LTTng allows probing user space applications with minimal overhead. It uses one ring buffer per CPU to log custom events in a binary format. Furthermore, there are tools and libraries available to evaluate the traces.

The main drawback of LTTng is that it is only available on Linux and requires adding tracepoints to the code. The latter is easily possible for GNU Radio and FutureSDR by adding custom sources and sinks that provide these tracepoints.

The underlying idea is to define a granularity and issue TX/RX events when granularity samples are produced/consumed in the source/sink. One then correlates the events in post-processing to calculate the latency.

The work function of the modified Null Source, for example, checks if self.probe_granularity samples were produced and, in case, issues a tracepoints::null_rand_latency::tx event that is logged by LTTng.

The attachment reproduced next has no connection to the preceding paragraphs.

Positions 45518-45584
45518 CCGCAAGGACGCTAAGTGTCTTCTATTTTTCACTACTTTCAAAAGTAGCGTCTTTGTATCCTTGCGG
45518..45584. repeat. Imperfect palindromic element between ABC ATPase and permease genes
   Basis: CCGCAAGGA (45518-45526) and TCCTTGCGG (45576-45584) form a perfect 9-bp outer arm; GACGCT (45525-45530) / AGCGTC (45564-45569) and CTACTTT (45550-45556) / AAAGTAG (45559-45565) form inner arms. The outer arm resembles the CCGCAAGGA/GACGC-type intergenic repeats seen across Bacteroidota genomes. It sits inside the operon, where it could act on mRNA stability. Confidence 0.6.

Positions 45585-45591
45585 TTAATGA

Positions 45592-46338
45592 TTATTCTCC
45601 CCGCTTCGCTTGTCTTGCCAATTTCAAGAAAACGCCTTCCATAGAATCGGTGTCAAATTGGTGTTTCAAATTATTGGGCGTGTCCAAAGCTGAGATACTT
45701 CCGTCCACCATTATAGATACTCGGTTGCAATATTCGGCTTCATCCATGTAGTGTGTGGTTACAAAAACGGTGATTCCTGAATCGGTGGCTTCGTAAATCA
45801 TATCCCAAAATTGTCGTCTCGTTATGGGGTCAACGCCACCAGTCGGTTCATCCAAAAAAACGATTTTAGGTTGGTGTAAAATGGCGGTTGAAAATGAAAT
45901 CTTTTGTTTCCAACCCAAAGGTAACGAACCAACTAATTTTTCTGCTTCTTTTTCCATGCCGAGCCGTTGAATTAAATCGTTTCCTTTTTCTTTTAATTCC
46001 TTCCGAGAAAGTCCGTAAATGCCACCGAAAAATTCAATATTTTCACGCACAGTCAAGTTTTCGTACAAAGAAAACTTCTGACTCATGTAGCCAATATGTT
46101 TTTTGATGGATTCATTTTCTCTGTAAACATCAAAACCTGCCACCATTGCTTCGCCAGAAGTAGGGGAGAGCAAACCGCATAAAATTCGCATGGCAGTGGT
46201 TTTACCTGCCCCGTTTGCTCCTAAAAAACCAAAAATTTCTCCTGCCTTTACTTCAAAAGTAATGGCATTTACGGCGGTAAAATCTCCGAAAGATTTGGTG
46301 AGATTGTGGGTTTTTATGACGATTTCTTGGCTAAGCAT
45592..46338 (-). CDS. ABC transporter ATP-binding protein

async fn work(&mut self, _io: &mut WorkIo, sio: &mut StreamIo, _mio: &mut MessageIo<Self>, _meta: &mut BlockMeta) -> Result<()> {
    let o = sio.output(0).slice::<u8>();
    unsafe {
        ptr::write_bytes(o.as_mut_ptr(), 0, o.len());

    let before = self.n_produced / self.probe_granularity;
    let n = o.len() / self.item_size;
    self.n_produced += n as u64;
    let after = self.n_produced / self.probe_granularity;

    if before != after {
        tracepoints::null_rand_latency::tx(, after);

For GNU Radio, we created a Null Source in a similar manner.